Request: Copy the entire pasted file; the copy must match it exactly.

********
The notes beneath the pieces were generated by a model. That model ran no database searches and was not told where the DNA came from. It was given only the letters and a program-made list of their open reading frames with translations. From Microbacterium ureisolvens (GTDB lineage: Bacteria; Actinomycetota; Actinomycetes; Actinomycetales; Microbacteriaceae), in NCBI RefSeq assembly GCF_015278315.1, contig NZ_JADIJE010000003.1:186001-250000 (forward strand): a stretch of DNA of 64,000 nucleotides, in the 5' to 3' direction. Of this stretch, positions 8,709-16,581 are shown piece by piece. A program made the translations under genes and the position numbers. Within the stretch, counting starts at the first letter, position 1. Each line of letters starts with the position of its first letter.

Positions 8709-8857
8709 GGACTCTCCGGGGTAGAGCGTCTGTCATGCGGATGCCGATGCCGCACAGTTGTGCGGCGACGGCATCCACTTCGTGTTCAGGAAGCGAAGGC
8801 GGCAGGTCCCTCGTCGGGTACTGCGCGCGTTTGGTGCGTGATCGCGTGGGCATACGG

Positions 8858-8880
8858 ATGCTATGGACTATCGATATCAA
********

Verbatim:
The notes beneath the pieces were generated by a model. That model ran no database searches and was not told where the DNA came from. It was given only the letters and a program-made list of their open reading frames with translations. From Microbacterium ureisolvens (GTDB lineage: Bacteria; Actinomycetota; Actinomycetes; Actinomycetales; Microbacteriaceae), in NCBI RefSeq assembly GCF_015278315.1, contig NZ_JADIJE010000003.1:186001-250000 (forward strand): a stretch of DNA of 64,000 nucleotides, in the 5' to 3' direction. Of this stretch, positions 8,709-16,581 are shown piece by piece. A program made the translations under genes and the position numbers. Within the stretch, counting starts at the first letter, position 1. Each line of letters starts with the position of its first letter.

Positions 8709-8857
8709 GGACTCTCCGGGGTAGAGCGTCTGTCATGCGGATGCCGATGCCGCACAGTTGTGCGGCGACGGCATCCACTTCGTGTTCAGGAAGCGAAGGC
8801 GGCAGGTCCCTCGTCGGGTACTGCGCGCGTTTGGTGCGTGATCGCGTGGGCATACGG

Positions 8858-8880
8858 ATGCTATGGACTATCGATATCAA